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Lethbridge Herald Newspaper Archives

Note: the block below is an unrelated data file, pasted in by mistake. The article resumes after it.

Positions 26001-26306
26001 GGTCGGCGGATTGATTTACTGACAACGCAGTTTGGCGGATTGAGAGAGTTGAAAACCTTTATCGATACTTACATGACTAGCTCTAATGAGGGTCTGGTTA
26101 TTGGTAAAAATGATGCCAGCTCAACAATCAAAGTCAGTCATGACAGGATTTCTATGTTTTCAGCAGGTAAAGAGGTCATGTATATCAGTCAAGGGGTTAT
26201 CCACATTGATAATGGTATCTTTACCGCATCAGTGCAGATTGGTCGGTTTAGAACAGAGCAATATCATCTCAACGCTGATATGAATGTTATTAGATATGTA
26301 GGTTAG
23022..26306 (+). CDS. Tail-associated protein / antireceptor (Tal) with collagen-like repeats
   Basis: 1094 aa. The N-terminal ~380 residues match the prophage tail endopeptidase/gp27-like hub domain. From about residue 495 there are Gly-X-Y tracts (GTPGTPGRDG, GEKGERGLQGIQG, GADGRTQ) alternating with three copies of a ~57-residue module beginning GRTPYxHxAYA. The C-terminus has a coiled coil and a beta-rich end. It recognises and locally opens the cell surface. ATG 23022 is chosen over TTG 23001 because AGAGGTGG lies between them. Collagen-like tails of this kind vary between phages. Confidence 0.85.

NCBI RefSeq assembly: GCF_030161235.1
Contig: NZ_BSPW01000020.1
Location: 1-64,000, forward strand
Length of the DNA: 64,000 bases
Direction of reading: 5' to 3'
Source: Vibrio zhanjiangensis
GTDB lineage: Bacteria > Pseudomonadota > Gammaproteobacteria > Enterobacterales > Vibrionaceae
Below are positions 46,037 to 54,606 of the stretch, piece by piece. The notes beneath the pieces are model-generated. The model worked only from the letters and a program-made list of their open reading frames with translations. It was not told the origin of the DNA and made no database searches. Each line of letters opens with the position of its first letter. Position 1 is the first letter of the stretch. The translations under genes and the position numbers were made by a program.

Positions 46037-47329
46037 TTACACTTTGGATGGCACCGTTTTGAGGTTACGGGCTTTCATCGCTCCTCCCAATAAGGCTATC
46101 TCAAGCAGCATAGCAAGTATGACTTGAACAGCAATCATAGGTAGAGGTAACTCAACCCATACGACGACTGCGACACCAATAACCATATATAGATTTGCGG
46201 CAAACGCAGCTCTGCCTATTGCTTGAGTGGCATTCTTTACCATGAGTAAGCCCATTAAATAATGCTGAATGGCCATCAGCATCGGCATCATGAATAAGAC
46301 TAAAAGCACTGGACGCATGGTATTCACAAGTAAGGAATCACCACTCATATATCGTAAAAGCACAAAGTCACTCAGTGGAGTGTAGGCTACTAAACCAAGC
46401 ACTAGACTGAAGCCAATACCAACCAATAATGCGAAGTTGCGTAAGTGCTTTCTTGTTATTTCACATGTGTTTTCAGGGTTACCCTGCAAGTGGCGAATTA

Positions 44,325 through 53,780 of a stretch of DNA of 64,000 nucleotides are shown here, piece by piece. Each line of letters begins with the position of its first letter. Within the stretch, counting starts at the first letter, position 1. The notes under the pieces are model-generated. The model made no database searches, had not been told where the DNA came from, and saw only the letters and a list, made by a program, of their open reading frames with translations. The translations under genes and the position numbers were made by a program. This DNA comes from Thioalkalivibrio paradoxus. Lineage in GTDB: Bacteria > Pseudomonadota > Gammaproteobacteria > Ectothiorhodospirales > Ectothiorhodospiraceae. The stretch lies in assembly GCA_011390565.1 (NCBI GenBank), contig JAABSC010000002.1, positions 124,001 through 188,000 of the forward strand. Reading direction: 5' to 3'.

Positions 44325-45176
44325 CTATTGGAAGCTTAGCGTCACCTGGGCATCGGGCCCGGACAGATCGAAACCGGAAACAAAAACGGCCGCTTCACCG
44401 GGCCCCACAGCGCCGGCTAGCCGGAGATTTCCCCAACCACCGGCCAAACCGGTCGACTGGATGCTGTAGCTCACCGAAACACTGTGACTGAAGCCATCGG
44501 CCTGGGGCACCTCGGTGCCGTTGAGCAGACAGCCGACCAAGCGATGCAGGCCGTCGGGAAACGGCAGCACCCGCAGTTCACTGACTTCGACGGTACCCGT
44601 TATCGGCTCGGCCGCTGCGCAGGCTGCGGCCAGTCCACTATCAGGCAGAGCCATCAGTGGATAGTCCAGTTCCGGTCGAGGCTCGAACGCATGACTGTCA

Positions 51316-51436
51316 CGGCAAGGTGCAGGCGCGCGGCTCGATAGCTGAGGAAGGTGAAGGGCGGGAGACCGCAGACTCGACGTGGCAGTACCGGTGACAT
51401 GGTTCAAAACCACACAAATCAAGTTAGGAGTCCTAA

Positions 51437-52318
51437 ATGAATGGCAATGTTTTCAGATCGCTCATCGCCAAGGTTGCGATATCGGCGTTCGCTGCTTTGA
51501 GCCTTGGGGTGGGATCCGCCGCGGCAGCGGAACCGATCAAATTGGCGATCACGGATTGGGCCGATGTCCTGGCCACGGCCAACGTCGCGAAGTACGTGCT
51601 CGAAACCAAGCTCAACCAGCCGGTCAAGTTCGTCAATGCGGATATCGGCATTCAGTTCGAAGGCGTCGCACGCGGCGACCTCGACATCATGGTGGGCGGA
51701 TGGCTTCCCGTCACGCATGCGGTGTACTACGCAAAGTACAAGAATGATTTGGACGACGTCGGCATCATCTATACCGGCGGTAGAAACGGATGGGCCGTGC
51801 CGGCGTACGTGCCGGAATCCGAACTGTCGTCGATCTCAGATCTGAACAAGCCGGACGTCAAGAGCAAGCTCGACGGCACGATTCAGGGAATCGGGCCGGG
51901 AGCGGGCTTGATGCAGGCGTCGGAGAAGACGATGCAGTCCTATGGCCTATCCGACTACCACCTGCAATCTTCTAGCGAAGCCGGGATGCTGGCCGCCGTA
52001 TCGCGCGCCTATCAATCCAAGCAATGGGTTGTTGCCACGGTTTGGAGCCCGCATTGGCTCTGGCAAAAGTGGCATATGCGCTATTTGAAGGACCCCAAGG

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Lethbridge Herald, The (Newspaper) - August 14, 1972, Lethbridge, Alberta 4 THE ICTHBRIDGE HERAID Monday, August M, 1972 Korean talks delay The first plenary session of tlic Red Cross talks concerning the peaceful ramificalion of North and South Korea were expected to take plaeu in October. Tho meetings between North and South Korean Red Cross delegations were for the purpose of establishing methods by which sep- arated families could visit relatives, trace their whereabouts, mail, etc. The idea that the strongly anti Communist authoritarian gov- ernment in Seoul ami the equally rigid Communist regime in Pyong- yang could bring themselves to the point of any kind of communication led to all kinds of speculation lead- ing to a pious hope that Korea would, in the not too distant future-, he reun- ified. Karly euphoria has been dissipaled. The talks have been postponed indef- initely because neither side can agree who will be allowed to participate, what news coverage is to lie allow- ed, and where the conference will he held. The delay can only give comfort to hard-liners of both sides those in the South Korean government who oppose any contract with the Commu- nists, and those in Pyongyang who advocate llio destruction of President Cluing Ilee Park's regime by either subversion or outright military force. The motivating factor in the at- tempt to come together is that neith- er nation can depend on tho sponsor- ing super power to fight out tho divisive issues militarily, and there is nothing to indicate that this situa- tion has changed since the joint North South Korean declaration of .Inly 4. South Korea of course, blames the North for the delay. No one ''outside" knows what the North has to say about il. because there are m> foreign newsmen in 1'yong- About all that can be said now is to express a hope that early delay does not mean the end of efforts to establish dialogue. No one was pre- dicting Ihal accommodation would be easy. On Ihe other band no one predicted that some foundation for agreement had not been pre-arrang- ed. This now seems to be the case. There are 27 years of conflict and bitterness to be overcome, and as an American diplomat in Seoul is re- ported to have said, "nobody hates Ihe way brothers hate." Prison alternatives Recently The Herald, along with some oilier papers in Canada, car- ried a Yardlcy Jones cartoon showing a man arriving in prison. The guard accompanying him to the eel! asks, '.'tad how long do you intend staying here, sir Obviously, the refer- ence was to the policy of the Canadi- an government to get as ,many peo- ple out of jail as fast as possible n policy which dismays some citizens especially when a few parolees hava gotten into much-publicized trouble. These unfortunate instances are not apt to deflect the government from its search for prison alternatives. Realization that incarceration has proved to be an ineffective way of dealing wilh offenders against the law has resulted in widespread ex- perimentation in other means o treating the convicted. Studies have repeatedly shown that prisons tend to create criminals rath- er than bring about correction. Some authorities in the field of corrections estimate that no more than 15 per cent of today's prison population needs to behind bars for reasons of public safety. Consequently the trend is to empty the prisons and develop non institutional correctional p r o- grams in local communities. Labelling this approach as 'radical' or 'do-gooder' runs against the fact that it has been adopted in California during the administration of Govern- or Ronald Reagan, a man not very likely ever to qualify as either a rad- ical or a do-gooder, ft just makes good sense to try something else from the point of view of stopping bolb Ihe waste of lives and money. While conclusive proof of the ef- fectiveness of the non-institutional ap- proach is lacking, there are indica- tions that it is an improvement. In Florida, for instance, 1.252 prisoners were released in because they were found to have been unconstitu- tionally convicted. Nearly 30 months later a study showed that the recid- ivism rale among them was IT6 per cent compared to a 25.4 per cent rate among another group of convicts who served their sentences and wera normally released. Such data as this lies behind the shelving of plans to buiid new pris- ons in many pails of the United States and Canada. The increasing use of probation and parole make more institutions unnecessary. There are risks involved in freeing certain individuals but they seem worth taking. The strict locking up procedure lias been sending men back into society more disposed than ever to continue a life of crime. We have tolerated that high risk situa- tion for a long time; the new ap- proach seems to hold promise of re- duced risk and deserves support now. L Britain waves the rules T ON'DOX' A positive pleasure: to report that at The Dolphin, Southampton's genuinely medieval inn, when the head waiter shows a couple to their table it is the gcnlleman whose chair he assists with. The female member of the pair is left lo centre her butt unaided, and the less dis- turbance the better. On the basis of this and other investiga- tion too exhaustive to detail here, I can re- port that the women's liljeration movement has not really penetrated the stout counties of Britain, whatever Chelsea swingers say to the contrary. One reason for this is that the English- man ha.s never looked at a woman as a sex object. In fact he doesn't look at a woman, at all, till he is clear of Britain's territorial waters. On home grouml the British male rarely allows his gaze to swell hungrily rm any- thing other thtm a flr-nrf; mini- skirt, torn in Britain as an expression nf Ihe British v.ornar.'s need to Uikf: a (if perale measure f about three inches: to dis- tract the male from potential Derby win- ners. Because, of this peculiarly Anglo-Saxon of it is not to lind that Britain has produced no equivalent fo Sirnonc de Beauvoir or Kate Millet. Emily f'ankhurst -stands defiant in stone on the Thames embankment, but no spiritual heiress has pic-kc-d up the foroj) of rights awl it to the nfrnp. Most Knqlishv.rjnvm appenr to ff-r] that the vote was nbout all they could I for from a that has kept open Ihe I'.-.t; of retreat to the local ]ab. {''iirther rnilitiint-y could lose them what remains of thci- advantage, in of meaningful relationship, over the darlboard. Anolher far-trjr viiialir.g the force of feminism is that couniiy's .'.o. 1 job is Mil by a Ihe Qucm Pater Deslmrals French in Ottawa still second language QTTAWA When you look Two lape recorders ore Koine, vinclol pol 111 c snld Mar- foreseen the Tnideaumanla ot Interested m federal politics yri'AWA When you look through the newspafRT re- cord of his seven years in Otta- wa, you soon notice that all ttio careful but relaxed. Mar- vcrbs in the headlines arc ac- clumd begins pushing his lin- Confederalion of National Trada XJnion.s In Quebec after 33 years ttio labor union movement, live mid aggressive. Marclmml gcrs in a habitual gcsluro "but if you remember the siti denies, attacks, opposes, de- Itirougli tlic mane ot hair that fends, rejects, denounces, inter- fores, lashc.s and fifdits. Tbat's the public- image. Faco does not receive equal pay, against the scale for a male monarch, Her Majesty has not drawn attention to tho fact, and she has had no difficulty in obtaining matern- ity leave. l-'urthcr, Kntflisliwomen scorn av.aro that I hey arc privileged in being indestructible. il is impossible to terminate an Knglish- unman. Tho men of these isles arc made of stern stuff, God knows, but compared to the doughty female they are as transitory as the cabbage moth. At the seaside resorts that 1 have visit- ed IliLs week sees scores of elderly lirilish dames, gnarled as oak and leaning into the wind's chill like Nelson's ships of the line. The fc-.v men among them show up mostly for breakfast, which they cat with intense concentration on the mortality of atl livirg things, except the woman oppo- M'f them. Siif. th" v.tfi- .iiul ;n-eat ile- ruolifhr-, l.r-r with caper In he. on! diiribing in defence of Brit- ain s sovereignly, Common Market bo damned. talced, In the context of British woman- hood the sex's Deration movement fades into a kind of Frivololi display nf bfllcr left lali'hl. In both Britain am! l-'rauco I delect an understanding that the male of the species should be allowed his brief hour to play cock of tiir: walk, since all too soon he v.iil bf; cold rhicken. Trit: world, or al. least this paM of it r'randrnof linrs. The f'i'nr-h lli'ir reunion of thfl family in the homr- of Oran'mere 'llio English kowtow to Nana just as abjectly, and the BUfJ dedicates half of its disc jix-kcy to "flramlrna Wbatshcrfuce, ninrtyone foday, in linbbarornUv" fhf rules I. irnprc head wnilr-rs. I'riniiKc kaUuirsj to face, as many people know, is as faded and tattered as an Jean Marchand can lie charm- ing, witty, avuncular ami even a shade professorial. That's the side that Is now on display in his office in the rIVo lapc recorders are fiolng. vinclol Mar- foreseen the Tnirtemimanla ot Interested federal politics mine niul another held by one of timmil, recalling his decision (o and the subsequent cslab- "IM If the kind of liis assistants. The conversation ns lho liniment of tho most powerful ness that we have experienced i" (lie few months goes on, I don't think that many of us arc going to stand that very long." Ho Is referring ID renewed controversy in Ottawa Ihla .spring over bllinguulLsm in tho civil service. At his press conference re- cently, Prime Minister Trudeau predicted that lho languaga question would bo "a very emo- tional Issue" in Ihe next piiign. This was hardly news to bristles above bis fort-head. It was black when ha came to Ot- tawa in November, Now it old battle flag. lie starts to talk about and the names that he first mentions also seem fatted by Ilic passage of time the lato lion at that lime, you had quite- a strong government in Quebec. "And here in Ottawa, well tho Francophone team bad been weakened by a lot of circum- stances. And wo cause t was discussing It ot that time wilh Tnuleau and I'ellctier (Jmibcc: representation that thu federal cabinet had ever known. None of them could have imag- ined that in 1972 the question would be not the survival of tho group but wlmt some Knglish- .speaking Canadians felt was its ilisprojKjrllonate strength. M a r c h a n d agrees that French-speaking Quehccers "probably have belter portfolios and more influence than wo Centre Block. Tt Is nine o'clock City Favreau, Lamontaync WHO level because otherwise tho In the morning, a good time to talk with him. lie starls early in tho day and, particularly in re- cent years, tires early. la now in the Senate, Sauve who centuries ngo, or so il seems, left politics for private bus in ess. "Well, I was interested in pro- that if wo had something to used but he won't go along ccom c a ret a i 1 of producers filar Syndicate) Ami then (here is (he type of leverage will cr, with his hoard of directors and tlie share-bolder who to use the merchandizing techniques to hypnotize the TI bijJgfT return on bis public into buying ,'trirl consuming (ho Conference at Geneva, Tin- real question is not one of missive ness in too, the children young adults go to tbe supermarket. They become Ihe The third day of Ihe in How I.sland was Iho best so far and Ihe lecture by Alexander Thompson hi visit lho weekend of Nov. ID. importance of Jrfitbbriifgc livestock indus- trainees and millions of dollars TUTS ,'jpfinl lo mould Hicwo pager consumers' on Ihr: topic: of problems of In tho was seen in Ilic nieiit Inday lhal tho Burns Company, pbricer packers of wan I the product. .Such a masterly address wesf, would open a buying every eamp kitchen and shelter hn.s its .surface marred with initials carved in Ihe wood v.ilf permit these producers to condition and enslave our children of the corning well received, His remarks on Trel a n< 1 wore 1 on actual events that arc for cat lie, liog.s ami .sheep at, (he aballolr just east of lho fair grounds. somehow, tlic spray paint Tin- group ol Ihe rocks, lo be: scon by as ;i Miss VYinnifircd to atlcml Hie YMCA one passing by, is an I against. Oils of Ihe National lini.sjii will arrive hack worse of the: i! of Women and own of the) city Ihis Saturday. 71io This sort of of my children and v.omfMi who attended offirinlly that dny. time, a ml it is a mystery 1 with whom they ._ ____ mo why Ihe perpetrators ,so seldom caught in lho act. The mere fart n T nrn such spccia 1 1 rca t m cnt of 1 1 Herald Recently, ue trwk visiting friends (jn the lovely drive from Watertrm Lakes townsite to Cameron L.'jkc, Oevil'.s ('orJUT. a spc-c- facular Uxjkout ;minl, horrified to see JiJack lettering sprayed on not only largo rock that the site, but on nearly evc.-ry or.e of tlie smaller ror-li.s which define Ihe area. Tt. orciirrr-r! In rcm for tho th'-y have fr, rnakn TI point of few them greater first tirnt- WaLorton n dark or rjuiet limo pfjrtunily to makn (heir profit a htcn nlativoly free of this typo proves what rrprehonsib Ifl nt the expcnso of the taxpayer of vandalism, nnd I think that characters they are. I just hopo who In Ihe end pays for the- this (actor, combinM with Wat futon our M'rond home, ;mi[ very to .shock than similar 'wurk' found in oMu-r plac V.'hal. (yprr of sick mind flr- j ivos ki'l.s frrun of flcl? Jt i.i bnil onwigh that PintlieT Creek thnt If, nml someone is consequences of overindulHing. rver ;tl it, tho punish- Our taxes pay for the iiide tlio nxnt is made to fit lho crime, fjonal facilities nniT re- JJIH! that Ibey wit! Im pcrm.'in- quired lo rope wiln tlit: in- 501 7lli St. S.r Alberta CO. LTD., J'roprielors find Puhlishcrv rublisherl 1905-195-1, hy Hon. W. A. BUCHANAN r.l Thn Mfflll a, Ml? in n.illy Hcwipflper HI f.t r-nlly fiircd of Ihfir fialjit (i. JACKSOiV f-rcfisfd iniNiliors of afrofmlii iKTital